ak
     
    parmaja and #12 like this.
  10. #12

    Expert

    Nov 30, 2010
    16,298
    6,810
    AK just reminded me that some people think of this as a charger and a battery and a router and its power supply and a switching circuit, while I would immediately simplify...leaving a beginner puzzled.

    Sorry about that. :oops:
     
    parmaja likes this.
  11. parmaja

    Thread Starter Active Member

    Jul 2, 2008
    37
    0
    Hmm, The battery charger is auto, it give 1.5 amber and 14.5v when the battery is empty, when it reach full, the charger low the voltage to 13.8 float charging.
    My problem is i am afraid to lose that detecting if i connect my router to it, i mean the charger cant detect if the battery is full.
    By double contacts relay in main power on I connected the battery with that charger, and the router with adapter, it is more safe.
     
  12. parmaja

    Thread Starter Active Member

    Jul 2, 2008
    37
    0
    I mixed it with 2 diodes, I added 2 diodes between battery+ and my load as picture in attachment, now not need to use capacitor, and the batte ry will supply my load when relay is switching.

    [​IMG]
     
  13. Dodgydave

    Distinguished Member

    Jun 22, 2012
    4,986
    745
    dont understand why you feel the need to use the relay, when the diodes will do the job better...:oops:
     
    parmaja likes this.
  14. parmaja

    Thread Starter Active Member

    Jul 2, 2008
    37
    0
    It is the charger of the battery, it is automatic charger, i made new schema, look at input source 14.5 it is from charger, 12v it is from adapter of router.

    relay-3.png

    I made it with https://sourceforge.net/projects/circuitmod/
    I think it work with http://www.falstad.com/circuit/index.html

    Code (Text):
    1.  
    2. $ 13 5.0E-6 11.558428452718767 50 5.0 50
    3. r 352 176 432 176 0 500.0
    4. c 208 176 208 112 0 5.0E-4 10.9185567729487
    5. 178 544 192 544 240 1 2 0.2 -1.1294113586997832E-5 0.05 1000000.0 0.02 20.0
    6. v 208 320 208 368 0 0 40.0 12.0 0.0 0.0 0.5
    7. w 208 368 336 368 0
    8. w 496 320 208 320 0
    9. s 240 240 336 240 0 1 false
    10. w 496 240 336 240 0
    11. d 432 304 432 272 1 0.805904783
    12. g 144 320 144 336 0
    13. R 240 240 176 240 0 0 40.0 12.0 0.0 0.0 0.5
    14. w 496 256 496 240 0
    15. w 496 320 512 320 0
    16. w 512 320 512 240 0
    17. 162 352 176 352 112 1 2.1024259 1.0 0.0 0.0
    18. w 208 320 144 320 0
    19. w 560 368 560 240 0
    20. w 544 192 544 176 0
    21. w 432 112 560 112 0
    22. g 560 112 560 128 0
    23. w 496 256 528 256 0
    24. w 528 256 528 240 0
    25. w 352 112 432 112 0
    26. d 336 368 432 368 1 0.805904783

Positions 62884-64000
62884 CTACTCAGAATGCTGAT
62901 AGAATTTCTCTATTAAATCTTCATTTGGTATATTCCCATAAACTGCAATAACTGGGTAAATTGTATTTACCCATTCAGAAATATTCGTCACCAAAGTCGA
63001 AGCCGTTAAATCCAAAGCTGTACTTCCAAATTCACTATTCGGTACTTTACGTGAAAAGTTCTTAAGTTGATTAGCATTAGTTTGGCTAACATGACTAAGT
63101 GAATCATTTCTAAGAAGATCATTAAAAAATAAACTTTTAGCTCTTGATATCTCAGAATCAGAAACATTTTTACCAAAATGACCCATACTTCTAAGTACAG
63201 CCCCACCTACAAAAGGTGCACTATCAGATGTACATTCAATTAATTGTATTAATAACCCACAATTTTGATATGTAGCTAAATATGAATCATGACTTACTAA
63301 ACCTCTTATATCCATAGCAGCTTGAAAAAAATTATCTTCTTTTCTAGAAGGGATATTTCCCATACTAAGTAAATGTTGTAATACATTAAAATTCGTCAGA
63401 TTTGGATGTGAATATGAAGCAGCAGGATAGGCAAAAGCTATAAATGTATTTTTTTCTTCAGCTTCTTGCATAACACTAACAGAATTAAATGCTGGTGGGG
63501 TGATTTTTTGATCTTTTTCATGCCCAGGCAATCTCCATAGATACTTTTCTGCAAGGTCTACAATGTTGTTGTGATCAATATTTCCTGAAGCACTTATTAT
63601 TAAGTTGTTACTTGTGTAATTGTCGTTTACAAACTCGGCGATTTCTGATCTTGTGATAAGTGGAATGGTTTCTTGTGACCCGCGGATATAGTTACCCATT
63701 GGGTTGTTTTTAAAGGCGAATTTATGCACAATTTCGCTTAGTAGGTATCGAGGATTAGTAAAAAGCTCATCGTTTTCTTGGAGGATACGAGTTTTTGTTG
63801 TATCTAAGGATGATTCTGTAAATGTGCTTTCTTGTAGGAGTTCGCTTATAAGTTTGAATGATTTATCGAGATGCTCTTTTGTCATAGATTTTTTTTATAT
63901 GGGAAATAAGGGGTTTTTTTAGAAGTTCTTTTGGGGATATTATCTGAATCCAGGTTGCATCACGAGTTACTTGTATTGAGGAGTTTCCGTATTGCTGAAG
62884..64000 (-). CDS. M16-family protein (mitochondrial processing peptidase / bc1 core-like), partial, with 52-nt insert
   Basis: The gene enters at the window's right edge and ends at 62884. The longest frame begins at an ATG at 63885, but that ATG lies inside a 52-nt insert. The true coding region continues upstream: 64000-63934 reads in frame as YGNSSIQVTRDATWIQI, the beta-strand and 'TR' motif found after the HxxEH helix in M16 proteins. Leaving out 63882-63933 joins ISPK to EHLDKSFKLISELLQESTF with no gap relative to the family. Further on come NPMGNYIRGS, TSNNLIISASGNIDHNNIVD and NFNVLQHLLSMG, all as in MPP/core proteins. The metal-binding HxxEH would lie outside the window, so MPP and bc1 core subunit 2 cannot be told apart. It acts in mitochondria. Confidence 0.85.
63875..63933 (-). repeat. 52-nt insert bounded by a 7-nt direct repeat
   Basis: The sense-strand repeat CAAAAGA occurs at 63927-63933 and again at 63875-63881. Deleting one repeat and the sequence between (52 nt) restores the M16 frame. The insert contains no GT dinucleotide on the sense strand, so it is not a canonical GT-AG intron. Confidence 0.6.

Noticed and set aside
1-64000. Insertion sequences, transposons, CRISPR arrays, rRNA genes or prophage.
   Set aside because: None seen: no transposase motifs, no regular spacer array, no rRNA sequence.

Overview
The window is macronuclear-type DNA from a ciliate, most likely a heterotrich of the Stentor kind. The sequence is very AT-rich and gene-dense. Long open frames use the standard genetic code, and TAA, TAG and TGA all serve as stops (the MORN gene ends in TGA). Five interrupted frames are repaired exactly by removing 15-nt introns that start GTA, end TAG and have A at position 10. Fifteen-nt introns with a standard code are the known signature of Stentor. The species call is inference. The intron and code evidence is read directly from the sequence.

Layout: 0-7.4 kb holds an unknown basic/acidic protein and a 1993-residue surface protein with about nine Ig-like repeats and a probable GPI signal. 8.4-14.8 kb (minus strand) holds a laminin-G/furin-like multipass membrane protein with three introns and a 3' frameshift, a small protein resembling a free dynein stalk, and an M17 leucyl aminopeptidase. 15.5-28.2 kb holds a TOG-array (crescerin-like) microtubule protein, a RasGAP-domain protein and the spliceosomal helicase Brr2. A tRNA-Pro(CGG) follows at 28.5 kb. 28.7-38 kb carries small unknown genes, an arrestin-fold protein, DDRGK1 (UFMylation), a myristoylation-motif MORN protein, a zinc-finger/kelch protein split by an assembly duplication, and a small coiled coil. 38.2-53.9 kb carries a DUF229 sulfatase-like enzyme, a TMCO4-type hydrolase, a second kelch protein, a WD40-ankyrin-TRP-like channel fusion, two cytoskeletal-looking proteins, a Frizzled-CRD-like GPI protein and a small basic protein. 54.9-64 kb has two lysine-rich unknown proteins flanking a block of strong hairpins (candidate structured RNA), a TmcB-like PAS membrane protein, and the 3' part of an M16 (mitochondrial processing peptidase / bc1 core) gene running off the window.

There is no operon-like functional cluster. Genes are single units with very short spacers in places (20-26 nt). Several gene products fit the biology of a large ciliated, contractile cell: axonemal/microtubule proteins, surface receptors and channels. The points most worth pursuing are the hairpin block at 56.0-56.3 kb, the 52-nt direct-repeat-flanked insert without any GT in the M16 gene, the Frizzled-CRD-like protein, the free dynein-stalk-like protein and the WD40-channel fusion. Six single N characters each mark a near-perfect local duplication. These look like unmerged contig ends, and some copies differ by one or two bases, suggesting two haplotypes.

27. d 544 176 432 176 1 0.805904783
    28. d 496 320 496 256 1 0.805904783
    29. w 432 352 432 304 0
    30. w 576 240 576 384 0
    31. w 576 384 432 384 0
    32. w 592 192 592 64 0
    33. R 208 64 160 64 0 0 40.0 14.5 0.0 0.0 0.5
    34. w 592 64 208 64 0
    35. w 432 368 560 368 0
    36. w 432 352 432 368 0
    37. w 432 384 336 384 0
    38. w 336 368 336 384 0
    39. w 432 208 432 176 0
    40. d 432 272 432 208 1 0.805904783
    41. o 6 64 0 39 20.0 1.6 0 -1
    42. o 0 64 0 39 20.0 0.025 0 -1
    43.  
     
  15. alyeomans

    Member

    Sep 13, 2010
    29
    2
    It is more than likely that the circuit needs a storage capacitor to have a reservoir during the switch. The relay is a mechanical device and takes a long time to switch compared to a diode and thus needs a much larger capacitor (becomes pricey).

    As suggested above the diode method is faster, it will greatly reduce the switching time and capacitor size for your purpose.

    To suggest another circuit see attached as an alternate to to the relay.

    battery backup cct.png

    Cheers
    Al
     
    parmaja likes this.
  16. dtm

    New Member

    Apr 4, 2015
    1
    0
    Why the comparator was used: When the line voltage fails the DC output of the power supply is still at 12V. As the filter capacitors in the power supply and router slowly discharge the relay would remain energized until the voltage had decreased to the point where the relay dropped out. By this time, the voltage input to the router would be below the minimum needed to sustain the processor and cause the router to reboot. The comparator is set to energize the relay and bring the backup power into the circuit before the voltage drops too low.
    ---
    The advantages of using a relay: The relay isolates the router from the battery charger. This allows the use of any type of backup power. Many chargers, in particular automatic lead-acid chargers, are poorly filtered and poorly regulated. Independent charging of the battery also minimizes the charge/discharge cycles needed to keep the battery "topped off" and thus extends the life of the battery while maintaining a more constant input voltage on the router. There is also no voltage drop through steering diodes. Many commercial UPS systems still implement relays for these reasons.
    ---
    The disadvantages of using a relay: It is mechanical. It consumes more power. It switches slower. It makes a click noise. It also makes the circuit more complicated.
     
Loading...